President Donald Trump announced Monday afternoon that he has fired Secretary of Defense Mark Esper. It is the first Cabinet-level administration official he has fired since he lost the 2020 presidential election to his Democratic opponent Joe Biden, a defeat he has not yet acknowledged.
Trump said that his Pentagon chief will be replaced by National Counterterrorism Center Director Christopher Miller, who will oversee the Department of Defense in an acting capacity.
—Donald J. Trump (@realDonaldTrump) November 9, 2020
The president did not say why he fired Esper.
Fox News obtained Esper's resignation letter a few hours later, though it was fairly standard and not particularly revealing.
—Jennifer Griffin (@JenGriffinFNC) November 9, 2020
The news of Esper's firing follows an NBC News report Thursday that said that Esper already had his resignation letter ready to go. NBC also reported that Esper has been quietly working with Congress to rename bases named after Confederate leaders, something to which Trump is strongly opposed.
The chief Pentagon spokesman challenged the NBC report, tweeting Thursday evening that "Secretary of Defense Esper has no plans to resign, nor has he been asked to submit a letter of resignation."
But, as of Friday morning, as the president officially lost the election per projections by Decision Desk HQ, reports began to emerge that Trump planned to remove his defense secretary, as well as some other senior officials.
Esper's departure from the Pentagon is an unsurprising development given numerous reports in recent months that Trump has soured on his defense secretary.
There has been frequent talk of the president firing him since June, when Esper broke with Trump on whether or not active-duty military should be deployed to American cities to nationwide quell unrest.
Trump was furious with Esper, who had previously frustrated the president and other administration officials by going off-message, despite largely being seen as a yes man, according to multiple reports. Trump wanted to fire Esper, but he was ultimately talked out of doing so, The Wall Street Journal reported at the time.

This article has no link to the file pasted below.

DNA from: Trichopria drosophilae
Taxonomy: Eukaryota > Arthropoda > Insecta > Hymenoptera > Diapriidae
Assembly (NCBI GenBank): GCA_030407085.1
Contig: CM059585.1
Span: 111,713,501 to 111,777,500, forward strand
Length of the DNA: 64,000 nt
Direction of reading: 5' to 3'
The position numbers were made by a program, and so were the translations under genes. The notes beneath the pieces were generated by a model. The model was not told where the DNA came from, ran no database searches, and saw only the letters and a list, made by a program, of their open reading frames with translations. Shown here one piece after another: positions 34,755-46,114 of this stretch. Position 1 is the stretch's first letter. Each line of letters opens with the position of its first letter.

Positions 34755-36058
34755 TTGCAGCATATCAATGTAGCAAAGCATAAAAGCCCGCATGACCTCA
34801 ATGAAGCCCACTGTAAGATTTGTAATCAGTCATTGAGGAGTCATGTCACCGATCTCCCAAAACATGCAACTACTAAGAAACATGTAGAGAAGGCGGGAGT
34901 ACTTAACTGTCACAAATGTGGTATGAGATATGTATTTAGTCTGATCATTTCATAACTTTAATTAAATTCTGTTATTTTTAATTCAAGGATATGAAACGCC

In August, Bloomberg News reported that Trump had privately discussed firing Esper after the presidential election. The report also said that Esper had privately expressed an interest in stepping down.
A few days after the Bloomberg report came out, Trump was asked if he has ever considered firing Esper. He replied that he gets along with Esper, but he added, "I consider firing everybody."
In early September, NBC News reported that White House officials had been in discussion with Secretary of Veterans Affairs Robert Wilkie about stepping in as the acting defense secretary should Trump fire Esper.
By October, more reports emerged suggesting that Esper's days at the Pentagon were coming to an end, with Axios reporting that Esper would be among several senior officials fired if Trump won re-election and then later The New York Times writing that "throughout the long corridors of the Pentagon, Defense Secretary Mark T. Esper is widely seen as a dead man walking."
Several defense sources told CNN Thursday that Esper has long had a resignation letter ready should the president request it, though he would rather stay in his current position.
Esper became the secretary of defense in the summer of 2019 after the top Pentagon position was held by acting officials for roughly seven months following the sudden departure of former Secretary of Defense James Mattis, who resigned in December 2018 over disagreements with Trump on the importance of alliances and following through on commitments, among other things.
Prior to becoming Trump's defense secretary, Esper was the secretary of the Army, a branch of the US armed forces in which he previously served after graduating from the West Point. As a member of the 101st Airborne Division, he took part in the 1990-1991 Gul War.
Before setting up shop in the Pentagon, Esper, who has a doctorate in public policy from George Washington University, served as a Senate staffer, a member of the Heritage Foundation, and Vice President of Government Relations for defense firm Raytheon.